Some of the best shoes in the world are still being made in England, and they come with history too. Many are made in their original factories to this day, including a high proportion in Northamptonshire. The county was a footwear-makers’ hub, thanks to the area’s plentiful supply of the oak bark and water needed in the leather tanning process, as well as more than its fair share of cattle markets. Plus, it was well-connected with trade links.

A number of the shoes on this list are made using traditional methods, including the Goodyear welting technique – when a strip of leather (or “welt”) is sewn around the bottom edge of the shoe, attached to the upper and insole, and then sewn to the outer sole – rather than using glue. This results in long-lasting, weather resistant pairs, with replaceable soles so the shoes have the potential to last years. The pairs on the list are all lovingly crafted by established brands, using the highest-quality materials.

Loake Mulligan: $260, Amazon 

These traditional brogue derby boots are hand-crafted in the same Kettering factory the family-run shoemakers have had since 1894. They’re typical of the brand’s durable, comfortable but stylish footwear; made from waxy brown leather, these feature a tough ‘Commando’ rubber sole and are available in half sizes from 6-13.

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Dr Martens Arthur Boot: $162.50,

From Dr Martens’ special ‘Made in England’ range, these boots were created in its original Northamptonshire factory. They are also hand-polished to get that high shine but like the classic DMs, they’re made using the long-lasting Goodyear welt technique and have the same comfy air-cushioned sole. Choose from tan, merlot and black.

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Barker Alderney: $440.36, Pediwear 

Released as part of Northamptonshire-based Barker’s Anniversary Collection, these are seriously smart-yet-understated leather-soled shoes. With fine punched detail around the lace and heel, they have a minimalistic look but thanks to the Goodyear welted method, they’re a durable pair. Also available in black.

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Clarks Desert Boot: $130, Zappos

When you think of Desert Boots, you think of Clarks. Why? The brand introduced the shoes – hard-wearing, crepe-soled suede boots inspired by those worn by army officers in Burma – to the world. This limited-edition pair was released earlier this month; in their original sandy color with orange stitching, made from premium Charles F. Stead suede, the Leeds-based family tannery who supplied the material for the first-ever Clarks Desert Boot 65 years ago. They’re every bit as comfy and durable as the originals.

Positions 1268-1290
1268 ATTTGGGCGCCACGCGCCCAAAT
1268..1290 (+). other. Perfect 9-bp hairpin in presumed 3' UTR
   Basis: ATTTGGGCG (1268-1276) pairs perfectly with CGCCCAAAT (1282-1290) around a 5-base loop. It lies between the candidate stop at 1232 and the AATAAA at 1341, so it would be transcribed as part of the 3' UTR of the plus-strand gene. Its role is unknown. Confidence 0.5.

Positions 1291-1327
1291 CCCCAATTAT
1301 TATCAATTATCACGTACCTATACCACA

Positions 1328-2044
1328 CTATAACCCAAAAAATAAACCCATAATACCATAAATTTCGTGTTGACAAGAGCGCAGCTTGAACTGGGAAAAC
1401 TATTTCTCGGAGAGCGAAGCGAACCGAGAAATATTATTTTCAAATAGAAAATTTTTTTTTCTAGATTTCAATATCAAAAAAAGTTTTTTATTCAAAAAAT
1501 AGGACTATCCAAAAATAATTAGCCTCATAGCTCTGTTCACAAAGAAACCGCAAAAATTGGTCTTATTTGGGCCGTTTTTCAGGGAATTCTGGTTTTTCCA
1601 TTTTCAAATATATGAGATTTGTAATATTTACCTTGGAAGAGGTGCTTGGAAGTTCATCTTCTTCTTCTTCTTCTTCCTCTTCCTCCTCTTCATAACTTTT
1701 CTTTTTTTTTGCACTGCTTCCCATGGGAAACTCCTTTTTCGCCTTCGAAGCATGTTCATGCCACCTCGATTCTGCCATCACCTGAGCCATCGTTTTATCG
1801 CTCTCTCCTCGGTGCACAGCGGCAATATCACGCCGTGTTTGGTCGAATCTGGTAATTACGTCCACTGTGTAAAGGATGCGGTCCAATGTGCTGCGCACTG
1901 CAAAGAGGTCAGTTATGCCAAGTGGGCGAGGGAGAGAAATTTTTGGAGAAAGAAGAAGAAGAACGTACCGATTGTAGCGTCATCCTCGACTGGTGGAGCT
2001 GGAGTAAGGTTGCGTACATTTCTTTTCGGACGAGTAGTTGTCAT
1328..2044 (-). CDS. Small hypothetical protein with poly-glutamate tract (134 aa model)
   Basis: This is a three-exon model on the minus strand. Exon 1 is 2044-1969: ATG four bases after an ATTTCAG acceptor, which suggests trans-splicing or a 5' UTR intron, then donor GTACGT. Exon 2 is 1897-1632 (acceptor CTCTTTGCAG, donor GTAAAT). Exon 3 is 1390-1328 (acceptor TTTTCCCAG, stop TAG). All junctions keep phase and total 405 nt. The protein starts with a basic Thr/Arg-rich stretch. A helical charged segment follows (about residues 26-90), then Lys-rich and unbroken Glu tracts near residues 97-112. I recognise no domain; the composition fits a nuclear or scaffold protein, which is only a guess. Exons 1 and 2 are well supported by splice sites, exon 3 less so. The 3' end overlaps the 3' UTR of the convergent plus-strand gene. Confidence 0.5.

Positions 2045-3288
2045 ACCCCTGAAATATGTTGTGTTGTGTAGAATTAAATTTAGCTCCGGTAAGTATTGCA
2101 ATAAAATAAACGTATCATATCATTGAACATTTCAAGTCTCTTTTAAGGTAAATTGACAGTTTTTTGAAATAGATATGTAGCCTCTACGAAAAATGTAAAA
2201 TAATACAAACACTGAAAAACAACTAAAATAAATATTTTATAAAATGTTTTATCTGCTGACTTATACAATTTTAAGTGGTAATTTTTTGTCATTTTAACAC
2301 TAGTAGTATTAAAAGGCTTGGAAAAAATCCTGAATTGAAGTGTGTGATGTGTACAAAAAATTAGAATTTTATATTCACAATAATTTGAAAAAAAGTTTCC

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Grenson Albert: $240.49, Blackleaf

These are a classic and surprisingly comfortable brogue-cut made from smooth calf leather. The detail around the collar makes them so easy to slip on and off. The shoes are hand-crafted entirely in the Grenson factory in Northamptonshire using the Goodyear welted process and are also available in black and “burnt pine”.

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Cheaney Arthur III Brogue in Plough Suede: $346.16, Robinson's

Part of the 125th Cheaney Anniversary Collection, these suede brogues are a contemporary twist on a classic. Fully hand-crafted in their Northamptonshire factory, these have a quality Goodyear welted leather sole, are leather-lined and unlike some on the list, they come in half sizes from 6-12. This pair is a more casual alternative to some of the more formal pairs on the list.

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Crockett & Jones Hallam: $640, Crockett and Jones

A classic oxford shoe with a straight toe cap, these are Crockett & Jones’ most popular shoes from their men’s main collection for good reason – they’re durable (they use the Goodyear method), comfortable and will last you for years. These are available in four shades, including this “espresso” suede.

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Verdict: Best men's shoes

It's a hard call to make, but for the price we'd go with the Loake Mulligan. From trousers to chinos to jeans, those brogue boots really do go with everything, especially in the deep dark brown color they come in.

IndyBest product reviews are unbiased, independent advice you can trust. On some occasions, we earn revenue if you click the links and buy the products, but we never allow this to bias our coverage. The reviews are compiled through a mix of expert opinion and real-world testing.